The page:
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Four Questions with Pinto Suri

With the Securities and Exchange Commission’s (SEC) decision on the possible incorporation of International Financial Reporting Standards (IFRS) into the US system still outstanding, many are wondering about the implications for their work and organizations. In anticipation of the potential upcoming changes, IASeminars and NYSSA will host the 18th Annual NYSSA International Financial Reporting Conference & Workshops January 8-10, 2013.

Here, we spoke with Pinto Suri, a principal of Prudential Fixed Income’s Credit Research Group where he covers the insurance sector. Suri has been an active member of the Corporate Reporting Users Forum, a global organization formed to enable professional investors and analysts to engage in the debate on current and future corporate reporting issues. Prudential Fixed Income, a business of Prudential Financial, Inc., is one of the largest fixed income asset managers in the US with $348 billion in assets under management as of June 30, 2012.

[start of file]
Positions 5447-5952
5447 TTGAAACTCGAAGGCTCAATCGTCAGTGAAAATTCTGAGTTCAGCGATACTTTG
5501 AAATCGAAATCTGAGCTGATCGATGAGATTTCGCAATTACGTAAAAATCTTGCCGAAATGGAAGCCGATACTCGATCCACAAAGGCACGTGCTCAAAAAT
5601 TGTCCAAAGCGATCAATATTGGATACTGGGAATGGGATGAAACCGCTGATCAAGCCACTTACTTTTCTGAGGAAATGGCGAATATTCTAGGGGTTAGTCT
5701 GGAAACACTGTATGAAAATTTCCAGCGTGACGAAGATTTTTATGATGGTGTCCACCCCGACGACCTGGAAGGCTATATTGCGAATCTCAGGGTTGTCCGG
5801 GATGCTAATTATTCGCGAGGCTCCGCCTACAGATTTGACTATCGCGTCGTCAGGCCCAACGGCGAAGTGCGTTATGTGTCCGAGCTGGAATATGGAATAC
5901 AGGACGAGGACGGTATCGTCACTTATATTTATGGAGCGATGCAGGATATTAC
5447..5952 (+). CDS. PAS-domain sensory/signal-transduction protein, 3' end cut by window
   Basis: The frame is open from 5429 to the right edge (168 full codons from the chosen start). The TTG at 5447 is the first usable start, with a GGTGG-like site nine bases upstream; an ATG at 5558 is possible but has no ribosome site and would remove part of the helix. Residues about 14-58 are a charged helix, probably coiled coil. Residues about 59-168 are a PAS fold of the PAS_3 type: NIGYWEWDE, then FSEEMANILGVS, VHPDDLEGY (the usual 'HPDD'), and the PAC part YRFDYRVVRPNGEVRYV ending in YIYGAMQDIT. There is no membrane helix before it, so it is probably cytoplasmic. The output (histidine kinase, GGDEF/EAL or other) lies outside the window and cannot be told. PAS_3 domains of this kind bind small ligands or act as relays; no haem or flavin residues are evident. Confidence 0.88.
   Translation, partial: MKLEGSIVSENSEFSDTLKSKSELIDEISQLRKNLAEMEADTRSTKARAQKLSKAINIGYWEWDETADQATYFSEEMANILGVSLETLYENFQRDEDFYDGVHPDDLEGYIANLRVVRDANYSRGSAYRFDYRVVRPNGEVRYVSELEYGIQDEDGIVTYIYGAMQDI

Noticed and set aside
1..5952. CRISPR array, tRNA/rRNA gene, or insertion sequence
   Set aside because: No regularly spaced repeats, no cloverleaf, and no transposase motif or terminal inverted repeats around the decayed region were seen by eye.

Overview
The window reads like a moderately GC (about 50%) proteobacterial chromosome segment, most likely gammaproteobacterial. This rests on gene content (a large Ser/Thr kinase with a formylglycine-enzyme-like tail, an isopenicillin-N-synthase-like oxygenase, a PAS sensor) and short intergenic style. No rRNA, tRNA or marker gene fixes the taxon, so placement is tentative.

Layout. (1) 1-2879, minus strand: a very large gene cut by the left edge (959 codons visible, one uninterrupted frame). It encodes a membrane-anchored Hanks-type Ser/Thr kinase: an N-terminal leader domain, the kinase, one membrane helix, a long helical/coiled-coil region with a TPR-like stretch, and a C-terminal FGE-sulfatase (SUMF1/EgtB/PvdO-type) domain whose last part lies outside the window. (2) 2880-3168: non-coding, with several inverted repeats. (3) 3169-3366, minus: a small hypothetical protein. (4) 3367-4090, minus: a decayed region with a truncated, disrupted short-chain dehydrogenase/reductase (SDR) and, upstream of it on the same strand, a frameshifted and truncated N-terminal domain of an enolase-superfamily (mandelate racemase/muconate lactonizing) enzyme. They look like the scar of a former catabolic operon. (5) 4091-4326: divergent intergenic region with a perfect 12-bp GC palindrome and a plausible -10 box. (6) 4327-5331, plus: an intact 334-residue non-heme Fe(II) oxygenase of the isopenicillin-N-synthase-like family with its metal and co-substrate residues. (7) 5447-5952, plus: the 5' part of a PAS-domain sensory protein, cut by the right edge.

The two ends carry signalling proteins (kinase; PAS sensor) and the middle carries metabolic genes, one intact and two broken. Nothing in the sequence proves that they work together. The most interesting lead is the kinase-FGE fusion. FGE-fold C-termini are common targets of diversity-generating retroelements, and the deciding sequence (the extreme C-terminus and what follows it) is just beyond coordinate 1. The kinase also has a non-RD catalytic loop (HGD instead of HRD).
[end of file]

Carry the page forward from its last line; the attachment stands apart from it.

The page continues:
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Wall Street Survives One Storm but Now Faces Another

Now that Wall Street’s huge bet on presidential candidate Mitt Romney has failed, banks face four more years of a less than sympathetic ear in the Oval Office.

The world’s major capital market banks are in bad shape. They are trading well below book value, were recently downgraded and the majority of them have failed for more than two years to earn a return on equity greater than its cost.

Seven of the top 10 banks have had chief executive changes since 2009, three of these being made “effective immediately.”

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Will Sandy Trigger Our Great Transformation?